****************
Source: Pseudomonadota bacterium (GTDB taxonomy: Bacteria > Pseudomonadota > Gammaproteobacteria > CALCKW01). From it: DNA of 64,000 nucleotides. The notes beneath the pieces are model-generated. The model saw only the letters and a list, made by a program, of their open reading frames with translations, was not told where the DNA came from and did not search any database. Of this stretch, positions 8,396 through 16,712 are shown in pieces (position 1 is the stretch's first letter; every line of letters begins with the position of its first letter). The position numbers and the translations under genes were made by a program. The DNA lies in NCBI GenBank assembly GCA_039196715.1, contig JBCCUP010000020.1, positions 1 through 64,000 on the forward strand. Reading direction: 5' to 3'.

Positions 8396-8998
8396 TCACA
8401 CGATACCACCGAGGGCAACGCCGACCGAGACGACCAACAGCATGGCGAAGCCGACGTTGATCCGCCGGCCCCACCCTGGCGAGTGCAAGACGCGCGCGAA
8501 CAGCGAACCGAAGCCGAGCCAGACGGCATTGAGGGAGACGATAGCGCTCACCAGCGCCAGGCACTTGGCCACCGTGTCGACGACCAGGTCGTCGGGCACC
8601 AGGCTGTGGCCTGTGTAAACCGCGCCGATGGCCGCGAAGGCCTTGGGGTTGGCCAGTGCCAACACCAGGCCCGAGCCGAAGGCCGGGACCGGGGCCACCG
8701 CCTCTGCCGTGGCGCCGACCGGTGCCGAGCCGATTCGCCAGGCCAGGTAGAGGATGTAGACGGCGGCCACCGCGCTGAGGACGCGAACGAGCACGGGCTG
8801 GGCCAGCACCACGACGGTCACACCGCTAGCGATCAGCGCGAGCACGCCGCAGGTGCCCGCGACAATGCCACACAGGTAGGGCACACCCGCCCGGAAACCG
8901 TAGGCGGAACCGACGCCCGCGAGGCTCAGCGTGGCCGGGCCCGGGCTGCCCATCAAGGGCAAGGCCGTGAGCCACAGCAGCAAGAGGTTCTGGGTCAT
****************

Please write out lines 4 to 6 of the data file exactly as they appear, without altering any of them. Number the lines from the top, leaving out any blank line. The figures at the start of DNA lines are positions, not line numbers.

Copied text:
8401 CGATACCACCGAGGGCAACGCCGACCGAGACGACCAACAGCATGGCGAAGCCGACGTTGATCCGCCGGCCCCACCCTGGCGAGTGCAAGACGCGCGCGAA
8501 CAGCGAACCGAAGCCGAGCCAGACGGCATTGAGGGAGACGATAGCGCTCACCAGCGCCAGGCACTTGGCCACCGTGTCGACGACCAGGTCGTCGGGCACC
8601 AGGCTGTGGCCTGTGTAAACCGCGCCGATGGCCGCGAAGGCCTTGGGGTTGGCCAGTGCCAACACCAGGCCCGAGCCGAAGGCCGGGACCGGGGCCACCG